If the Election Were Held Yesterday, 10-9-12

For all who have suggested that debates don’t matter in a presidential election, I invite you to examine our electoral maps this week.  First, for comparison purposes, here is last week’s electoral map (with close states listed as toss-ups):

Compare that with this week’s map:

As in weeks past, our criteria (based on the most recent state polls) is as follows:

  • Candidate has 20 pt or greater lead in a state:  ”Solid”
  • Candidate has between 10 and 20 pt lead in a state:  ”Likely”
  • Candidate has between a 5 and 10 pt lead in a state:  ”Leans”
  • Candidates are polling within 5 points of one another in a state:  ”toss up”

Based on this map, Obama still has the lead but the security of that lead is in jeopardy.  Many traditional battleground states which had been trending for Obama are either now securely in the toss-up column or right on the edge of being there.  Further, for the last three weeks Obama has had enough electoral votes to win outright even with the toss-up states remaining unassigned to either candidate.  That is no longer the case.  The flip side of this is that while Obama has suffered heavy set-backs in the fallout of last week’s debate, this has not immediately translated into major gains for Romney.  On the map above Romney has only added one more state, North Carolina, to his column.  However, if we eliminate toss-ups based on slight leads in recent polling, this changes drastically:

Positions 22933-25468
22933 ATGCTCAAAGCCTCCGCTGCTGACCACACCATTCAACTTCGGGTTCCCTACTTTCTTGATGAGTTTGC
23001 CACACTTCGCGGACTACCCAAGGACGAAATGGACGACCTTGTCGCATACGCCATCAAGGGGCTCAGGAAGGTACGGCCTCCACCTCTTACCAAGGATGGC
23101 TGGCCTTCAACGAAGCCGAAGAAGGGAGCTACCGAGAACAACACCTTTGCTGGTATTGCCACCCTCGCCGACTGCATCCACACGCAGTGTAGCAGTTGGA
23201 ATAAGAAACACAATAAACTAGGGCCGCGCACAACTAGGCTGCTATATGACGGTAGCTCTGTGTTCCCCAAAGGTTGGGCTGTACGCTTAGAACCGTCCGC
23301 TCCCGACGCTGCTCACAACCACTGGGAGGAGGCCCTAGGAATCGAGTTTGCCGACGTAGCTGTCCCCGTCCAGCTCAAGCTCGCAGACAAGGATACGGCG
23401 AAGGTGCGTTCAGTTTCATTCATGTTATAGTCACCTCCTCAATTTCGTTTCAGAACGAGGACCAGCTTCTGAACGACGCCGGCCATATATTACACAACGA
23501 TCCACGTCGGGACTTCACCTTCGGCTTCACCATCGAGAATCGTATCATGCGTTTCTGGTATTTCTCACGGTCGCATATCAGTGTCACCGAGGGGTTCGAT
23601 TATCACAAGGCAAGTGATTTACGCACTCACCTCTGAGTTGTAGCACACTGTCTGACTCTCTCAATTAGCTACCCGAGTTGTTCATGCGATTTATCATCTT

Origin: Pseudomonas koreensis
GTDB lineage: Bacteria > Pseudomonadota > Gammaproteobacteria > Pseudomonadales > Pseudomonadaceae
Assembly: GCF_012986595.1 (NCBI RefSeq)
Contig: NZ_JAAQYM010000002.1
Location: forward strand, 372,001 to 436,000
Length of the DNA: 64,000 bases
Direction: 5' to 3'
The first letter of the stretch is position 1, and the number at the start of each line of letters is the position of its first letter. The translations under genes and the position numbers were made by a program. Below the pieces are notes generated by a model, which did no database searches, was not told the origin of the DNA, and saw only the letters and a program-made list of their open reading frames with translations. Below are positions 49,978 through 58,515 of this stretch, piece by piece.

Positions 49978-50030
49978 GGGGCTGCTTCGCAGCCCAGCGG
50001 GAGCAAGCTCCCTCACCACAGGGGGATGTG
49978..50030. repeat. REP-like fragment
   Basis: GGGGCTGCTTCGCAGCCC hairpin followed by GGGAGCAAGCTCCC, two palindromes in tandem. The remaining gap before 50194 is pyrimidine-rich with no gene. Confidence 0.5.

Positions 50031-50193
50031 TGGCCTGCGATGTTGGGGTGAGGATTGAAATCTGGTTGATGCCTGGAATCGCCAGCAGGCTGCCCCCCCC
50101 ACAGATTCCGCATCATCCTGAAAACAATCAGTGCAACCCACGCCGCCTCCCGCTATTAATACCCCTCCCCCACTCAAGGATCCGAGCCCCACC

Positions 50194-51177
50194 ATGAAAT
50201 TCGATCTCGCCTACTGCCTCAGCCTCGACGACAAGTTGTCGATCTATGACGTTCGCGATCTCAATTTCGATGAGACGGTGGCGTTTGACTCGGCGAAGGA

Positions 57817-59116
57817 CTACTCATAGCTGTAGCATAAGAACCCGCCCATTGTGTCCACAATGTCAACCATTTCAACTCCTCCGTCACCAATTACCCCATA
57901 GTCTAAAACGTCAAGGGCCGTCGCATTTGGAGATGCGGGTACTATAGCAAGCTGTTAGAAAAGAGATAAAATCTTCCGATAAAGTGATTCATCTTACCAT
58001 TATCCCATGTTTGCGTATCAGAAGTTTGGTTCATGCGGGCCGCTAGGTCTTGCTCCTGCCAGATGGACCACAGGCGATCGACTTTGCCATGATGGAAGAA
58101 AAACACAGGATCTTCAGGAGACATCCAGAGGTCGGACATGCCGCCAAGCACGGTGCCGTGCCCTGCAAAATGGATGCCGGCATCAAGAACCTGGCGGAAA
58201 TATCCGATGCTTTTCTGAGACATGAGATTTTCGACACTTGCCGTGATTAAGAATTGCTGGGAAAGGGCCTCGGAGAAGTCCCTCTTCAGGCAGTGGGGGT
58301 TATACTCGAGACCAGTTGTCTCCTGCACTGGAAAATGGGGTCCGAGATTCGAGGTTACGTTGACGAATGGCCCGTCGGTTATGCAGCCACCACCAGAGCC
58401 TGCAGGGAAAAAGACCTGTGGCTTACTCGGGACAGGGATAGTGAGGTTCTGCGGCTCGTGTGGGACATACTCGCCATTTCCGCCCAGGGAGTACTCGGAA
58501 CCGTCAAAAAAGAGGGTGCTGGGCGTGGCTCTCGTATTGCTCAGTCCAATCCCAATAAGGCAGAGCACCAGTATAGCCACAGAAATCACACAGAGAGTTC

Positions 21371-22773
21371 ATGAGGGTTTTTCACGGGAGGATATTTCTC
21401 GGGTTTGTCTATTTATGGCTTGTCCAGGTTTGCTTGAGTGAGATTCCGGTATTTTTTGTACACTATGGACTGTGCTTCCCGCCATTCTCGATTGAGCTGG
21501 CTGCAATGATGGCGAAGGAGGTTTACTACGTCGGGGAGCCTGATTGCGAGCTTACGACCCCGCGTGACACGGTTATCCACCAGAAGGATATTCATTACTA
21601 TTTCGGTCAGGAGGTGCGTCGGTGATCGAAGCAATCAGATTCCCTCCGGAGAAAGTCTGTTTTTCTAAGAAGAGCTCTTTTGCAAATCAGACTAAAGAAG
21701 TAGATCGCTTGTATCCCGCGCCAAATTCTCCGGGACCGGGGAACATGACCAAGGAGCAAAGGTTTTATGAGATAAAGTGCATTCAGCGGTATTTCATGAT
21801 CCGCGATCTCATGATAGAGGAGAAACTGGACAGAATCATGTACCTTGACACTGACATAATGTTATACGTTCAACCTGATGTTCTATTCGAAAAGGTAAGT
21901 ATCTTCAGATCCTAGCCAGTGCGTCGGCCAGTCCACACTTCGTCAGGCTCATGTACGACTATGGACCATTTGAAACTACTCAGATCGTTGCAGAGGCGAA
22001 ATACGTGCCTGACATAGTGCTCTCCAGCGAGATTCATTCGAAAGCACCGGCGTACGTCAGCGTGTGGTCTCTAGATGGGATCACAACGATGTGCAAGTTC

As you can see, Romney is now showing slight leads in several of the toss-up states (in particular, Virginia, Florida, and Colorado are moving into his column), though many of those leads are still within the margin of error for most polls.  Also note that on this map Romney still does not win the election, but the margin of victory for Obama is significantly narrower than it has been in weeks past (about a 50-vote drop from last week’s map).  There is, however, one other map that I want to show you.  This map takes into consideration the momentum of candidates after the debate last week and shows what might happen if the trends in momentum in close states continued to play out.  In particular, there are two states in which the current trends suggest a potential flip to the Romney column: Ohio and Nevada.  If those two states flipped, the electoral map looks like this:

This is the first time since I have been posting these maps that we have seen a possible scenario in which Romney wins the electoral college.  Its also worth noting that this scenario reflects a 70-vote swing in the electoral math in a single week.  Which just goes to say, the debate mattered, and it mattered a lot.

3 thoughts on “If the Election Were Held Yesterday, 10-9-12

  1. Great post! Your organization of the maps since the debate is stellar and it really demonstrates your point. My question is – how much of a difference will the VP debate make on Thursday? Would love to see a follow up after that debate!

    1. Thanks!! My sense is that in most situations the VP debate is not highly viewed and therefore relatively unimportant. However, after the first debate this campaign has become much more heated, so there may be a lot more people tuning in tomorrow night than would normally be expected. It’s also, given the personalities involved, likely to be a pretty lively debate. So it may actually have a fairly significant impact, though that is yet to be seen. I’ll put up another set of maps either next Tuesday or Wednesday, they should show at least a little bit of the impact of the VP Debate. Will definitely be interesting to see what happens!

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